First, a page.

Shadow DOM is efficient.

Some folks have raised a concern that Shadow DOM might not be efficient or that it might be too heavy for use at scale. In the last 8 years that I’ve been putting Shadow DOM-based solutions into production, I can tell you that this has not been a problem. Surprisingly, some performance tests we did at Microsoft showed that in some cases, Declarative Shadow DOM could be even faster than Light DOM. Other tests we performed on standard Shadow DOM scenarios showed that the use of Shadow DOM was critical for performance optimization of the browser in codebases with lots of components and large quantities of CSS. It turns out, if your app needs to scale, then you need Shadow DOM to make the browser perform. As mentioned earlier, this is because Shadow DOM gives the browser more information about component boundaries, enabling it to optimize better.

You can server-side render Web Components.

Declarative Shadow DOM is a new standard that enables you to leverage Shadow DOM directly in HTML without using JavaScript, enabling it to be generated on the server. It is supported in Chromium browsers as well as the Safari Technology Preview. Declarative Shadow DOM can easily be polyfilled with only a few lines of JavaScript code. Both FAST and Lit now offer SSR renders for their Web Component libraries. Furthermore, the SSR renderers of both Web Component libraries are built on a shared protocol, enabling them to interoperate and support HTML streaming out of the box.

Large, business-critical software has been built with Web Components.

Adobe built Photoshop with Web Components. Microsoft re-built MSN with Web Components. Google built YouTube with Web Components. Those all seem like pretty business-critical to me.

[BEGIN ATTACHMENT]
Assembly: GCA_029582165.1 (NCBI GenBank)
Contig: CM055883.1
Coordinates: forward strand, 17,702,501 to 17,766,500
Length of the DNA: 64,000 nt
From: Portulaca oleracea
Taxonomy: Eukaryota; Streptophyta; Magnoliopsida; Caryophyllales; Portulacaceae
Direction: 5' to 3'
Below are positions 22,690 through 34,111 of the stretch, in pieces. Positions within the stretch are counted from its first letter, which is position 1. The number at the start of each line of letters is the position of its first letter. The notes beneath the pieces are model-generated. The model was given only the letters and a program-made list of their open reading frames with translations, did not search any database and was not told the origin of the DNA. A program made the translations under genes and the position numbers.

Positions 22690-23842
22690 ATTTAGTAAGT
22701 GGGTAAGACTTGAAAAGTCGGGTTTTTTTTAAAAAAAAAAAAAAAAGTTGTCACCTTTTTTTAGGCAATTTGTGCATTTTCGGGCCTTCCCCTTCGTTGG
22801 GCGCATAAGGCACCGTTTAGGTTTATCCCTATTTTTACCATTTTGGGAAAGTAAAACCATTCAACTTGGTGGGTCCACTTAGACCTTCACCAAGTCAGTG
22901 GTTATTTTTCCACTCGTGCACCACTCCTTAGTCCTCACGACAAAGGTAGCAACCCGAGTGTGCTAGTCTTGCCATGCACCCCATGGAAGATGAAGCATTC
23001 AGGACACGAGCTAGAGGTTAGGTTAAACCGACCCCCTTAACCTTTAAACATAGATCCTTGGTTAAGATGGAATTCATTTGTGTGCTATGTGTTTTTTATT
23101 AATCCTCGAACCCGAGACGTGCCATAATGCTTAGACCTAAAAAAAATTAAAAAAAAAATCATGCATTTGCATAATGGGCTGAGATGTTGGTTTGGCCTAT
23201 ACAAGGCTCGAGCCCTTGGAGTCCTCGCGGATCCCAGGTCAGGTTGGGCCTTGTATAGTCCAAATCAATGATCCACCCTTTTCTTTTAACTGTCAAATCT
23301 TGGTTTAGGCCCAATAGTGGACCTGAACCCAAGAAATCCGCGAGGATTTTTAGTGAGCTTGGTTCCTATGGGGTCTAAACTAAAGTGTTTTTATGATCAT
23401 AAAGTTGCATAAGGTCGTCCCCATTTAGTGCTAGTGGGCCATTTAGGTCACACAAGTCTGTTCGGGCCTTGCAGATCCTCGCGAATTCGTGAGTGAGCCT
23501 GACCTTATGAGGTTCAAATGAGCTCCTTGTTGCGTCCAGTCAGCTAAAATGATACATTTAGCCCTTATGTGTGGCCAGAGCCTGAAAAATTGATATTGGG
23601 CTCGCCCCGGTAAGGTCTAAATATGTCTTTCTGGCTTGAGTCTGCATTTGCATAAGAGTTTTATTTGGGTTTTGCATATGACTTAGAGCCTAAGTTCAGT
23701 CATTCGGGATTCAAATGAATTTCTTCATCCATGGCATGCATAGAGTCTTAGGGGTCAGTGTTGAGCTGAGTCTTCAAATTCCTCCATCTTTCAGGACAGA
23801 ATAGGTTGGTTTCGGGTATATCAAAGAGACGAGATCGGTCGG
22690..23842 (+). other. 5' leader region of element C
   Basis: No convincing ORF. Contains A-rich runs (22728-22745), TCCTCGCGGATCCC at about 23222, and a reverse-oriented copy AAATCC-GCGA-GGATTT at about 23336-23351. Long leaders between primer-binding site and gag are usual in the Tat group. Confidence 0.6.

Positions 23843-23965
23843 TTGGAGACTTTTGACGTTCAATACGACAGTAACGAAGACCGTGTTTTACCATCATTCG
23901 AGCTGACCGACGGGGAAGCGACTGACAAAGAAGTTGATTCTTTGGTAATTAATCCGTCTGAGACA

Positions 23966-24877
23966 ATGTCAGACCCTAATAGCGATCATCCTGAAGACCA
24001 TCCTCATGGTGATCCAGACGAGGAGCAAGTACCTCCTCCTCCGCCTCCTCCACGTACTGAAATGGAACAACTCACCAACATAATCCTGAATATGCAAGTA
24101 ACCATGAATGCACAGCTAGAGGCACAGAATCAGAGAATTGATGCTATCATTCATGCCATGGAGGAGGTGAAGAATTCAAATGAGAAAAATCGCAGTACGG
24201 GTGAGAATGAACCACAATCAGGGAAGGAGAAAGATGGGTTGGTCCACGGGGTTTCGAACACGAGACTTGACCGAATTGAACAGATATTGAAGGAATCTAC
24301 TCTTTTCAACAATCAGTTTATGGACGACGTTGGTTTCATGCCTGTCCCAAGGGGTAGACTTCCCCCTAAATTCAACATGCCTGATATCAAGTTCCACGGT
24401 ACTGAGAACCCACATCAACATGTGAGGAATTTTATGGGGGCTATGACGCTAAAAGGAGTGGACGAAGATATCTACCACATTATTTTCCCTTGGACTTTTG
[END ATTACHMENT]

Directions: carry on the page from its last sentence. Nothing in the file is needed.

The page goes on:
But are any other well-known companies building with Web Components?

Web Components scale to any size project.

See the previous explanation as well as the performance notes on Shadow DOM. From single components to design systems, to content-oriented experiences and entire applications, Web Components can handle the situation. In fact, you need them to scale beyond a certain point if you want your application to perform.

Wrapping Up

I’m so glad you made it this far! Believe it or not, I cut this post short 😆 I was planning a few more sections on the present state and future of Web Components, but that will have to wait until next time. For now, I hope you found the information in this post valuable and that it will be something you can share with others who are exploring Web Components.

Until next time!

If you enjoyed this look into Web Components, you might want to check out my Web Component Engineering course. I’d also love it if you would subscribe to this blog, subscribe to my YouTube channel, or follow me on twitter. Your support greatly helps me continue writing and bringing this kind of content to the broader community. Thank you!




W3C, WICG & TC39 contributor focused on Web Standards, UI Architecture & Engineering Culture. Former Technical Fellow, Principal Architect & VP-level tech lead.